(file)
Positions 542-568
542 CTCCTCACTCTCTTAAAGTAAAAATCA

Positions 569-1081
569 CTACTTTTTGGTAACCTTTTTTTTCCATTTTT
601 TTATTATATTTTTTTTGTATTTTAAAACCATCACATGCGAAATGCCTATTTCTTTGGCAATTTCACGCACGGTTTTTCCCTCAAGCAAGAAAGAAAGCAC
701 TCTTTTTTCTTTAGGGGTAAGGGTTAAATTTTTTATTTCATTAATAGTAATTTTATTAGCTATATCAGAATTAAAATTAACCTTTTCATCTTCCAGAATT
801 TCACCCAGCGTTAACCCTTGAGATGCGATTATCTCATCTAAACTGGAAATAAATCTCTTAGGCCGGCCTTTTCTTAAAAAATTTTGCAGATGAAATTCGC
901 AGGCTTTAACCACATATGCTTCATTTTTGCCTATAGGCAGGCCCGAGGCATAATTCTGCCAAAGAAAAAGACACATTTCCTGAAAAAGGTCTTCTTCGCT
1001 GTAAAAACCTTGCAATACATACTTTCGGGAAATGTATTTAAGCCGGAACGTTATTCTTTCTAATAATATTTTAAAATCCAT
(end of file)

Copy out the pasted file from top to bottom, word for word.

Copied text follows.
Positions 542-568
542 CTCCTCACTCTCTTAAAGTAAAAATCA

Positions 569-1081
569 CTACTTTTTGGTAACCTTTTTTTTCCATTTTT
601 TTATTATATTTTTTTTGTATTTTAAAACCATCACATGCGAAATGCCTATTTCTTTGGCAATTTCACGCACGGTTTTTCCCTCAAGCAAGAAAGAAAGCAC
701 TCTTTTTTCTTTAGGGGTAAGGGTTAAATTTTTTATTTCATTAATAGTAATTTTATTAGCTATATCAGAATTAAAATTAACCTTTTCATCTTCCAGAATT
801 TCACCCAGCGTTAACCCTTGAGATGCGATTATCTCATCTAAACTGGAAATAAATCTCTTAGGCCGGCCTTTTCTTAAAAAATTTTGCAGATGAAATTCGC
901 AGGCTTTAACCACATATGCTTCATTTTTGCCTATAGGCAGGCCCGAGGCATAATTCTGCCAAAGAAAAAGACACATTTCCTGAAAAAGGTCTTCTTCGCT
1001 GTAAAAACCTTGCAATACATACTTTCGGGAAATGTATTTAAGCCGGAACGTTATTCTTTCTAATAATATTTTAAAATCCAT